Lower Bunker Prices Fail to Stem COVID-Fuelled Rise in Shipping Costs

by Ship & Bunker News Team
Wednesday December 2, 2020

A significant drop in bunker costs this year have failed to prevent vessel operating costs rising at their fastest pace in more than a decade, according to consultancy Drewry.

Average daily operating costs across 47 different ship types and sizes have jumped by 4.5% this year, compared to gains of 2% and 2.5% in 2018 and 2019, respectively, the consultancy said in a statement on its website Monday.

The gain has been driven by higher insurance premiums and COVID-19-related expenses.

Of course, operating costs were always expected to rise this year due to the IMO 2020 rule. Prior to its January 1, 2020 introduction, the new global 0.50% sulfur cap on marine fuel was widely expected to lift bunker costs 20% to 40%.

Ironically, bunkers have been one of the few areas where owners have seen costs fall.

Prices & Consumption Fall

Taking into account the dominant bunker fuel lifted last year was IFO380 and the majority of owners this year switched to burning IMO2020 compliant VLSFO bunkers, data from Ship & Bunker shows that for the January to November period the average price paid for bunkers in major ports this year is 9.3% lower than the same period in 2019.

Specifically, looking at Ship & Bunker's Global Average Top 20 Port's index (G20), the average IFO380 price over the 11 month period in 2019 was $410.17/mt vs an average VLSFO price of $372.04/mt in 2020.

But the consequences of COVID measures slowing the global economy have also meant reduced bunker consumption. A recent Ship & Bunker market survey showed demand in Q2 was down some 9.3% with some ports witnessing marine fuel sales fall as much as 30%.

While the net impact will vary from owner to owner, Maersk in its recent Q3 report said for the first nine months of 2020 its bunker costs were over 16% lower YoY, falling to $2.9b from $3.5b in 2019.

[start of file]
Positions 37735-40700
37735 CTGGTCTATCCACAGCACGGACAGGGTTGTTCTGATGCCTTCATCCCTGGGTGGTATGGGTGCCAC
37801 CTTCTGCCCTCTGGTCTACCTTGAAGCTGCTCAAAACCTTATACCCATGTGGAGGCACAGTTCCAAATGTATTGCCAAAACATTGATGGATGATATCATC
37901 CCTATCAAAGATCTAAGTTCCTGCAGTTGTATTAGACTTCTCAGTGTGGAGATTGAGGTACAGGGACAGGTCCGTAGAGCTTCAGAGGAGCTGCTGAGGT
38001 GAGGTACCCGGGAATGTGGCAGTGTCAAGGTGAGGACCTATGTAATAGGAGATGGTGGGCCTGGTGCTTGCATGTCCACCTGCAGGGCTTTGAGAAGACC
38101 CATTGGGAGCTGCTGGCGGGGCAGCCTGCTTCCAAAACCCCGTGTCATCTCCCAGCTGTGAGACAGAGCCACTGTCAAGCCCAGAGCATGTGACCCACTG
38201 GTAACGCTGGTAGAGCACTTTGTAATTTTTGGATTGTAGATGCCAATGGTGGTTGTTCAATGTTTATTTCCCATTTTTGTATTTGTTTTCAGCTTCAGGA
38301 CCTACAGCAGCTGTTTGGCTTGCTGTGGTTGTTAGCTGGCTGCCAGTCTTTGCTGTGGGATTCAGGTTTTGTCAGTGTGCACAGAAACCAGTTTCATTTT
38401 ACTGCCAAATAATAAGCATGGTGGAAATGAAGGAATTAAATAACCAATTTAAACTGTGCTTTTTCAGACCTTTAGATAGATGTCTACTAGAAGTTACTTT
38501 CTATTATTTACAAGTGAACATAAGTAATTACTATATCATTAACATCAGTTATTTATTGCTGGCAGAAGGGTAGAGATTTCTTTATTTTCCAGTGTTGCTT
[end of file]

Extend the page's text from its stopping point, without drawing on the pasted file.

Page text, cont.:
This included a reduction in the price it paid for bunkers of 7.4% YoY (390/mt vs $421/mt) and a 10% drop in consumption (7.5 million mt vs 8.3 million mt).

While overall operating costs for owners have not followed suit, as noted by Drewry's Martin Dixon, Director, Head of Research Products, they were at least a little lower at the start of the pandemic.

"Like many aspects of merchant shipping, vessel operating costs have been severely impacted by the COVID-19 pandemic," Dixon wrote in the statement.

"Its effects cut opex spend through the first half of the year as economic lockdowns and social distancing restrictions closed dry-docking and repair yards, while owners reacted to the resultant trade downturn by postponing anything except essential spend.

"However, costs have jumped through the 2nd half of the year as repair facilities reopened, unleashing pent-up demand, while manning costs escalated due to disruption to crew repatriation arrangements."

The cost rises are likely to slow in 2021 as one-off costs related to COVID-19 unwind, he added.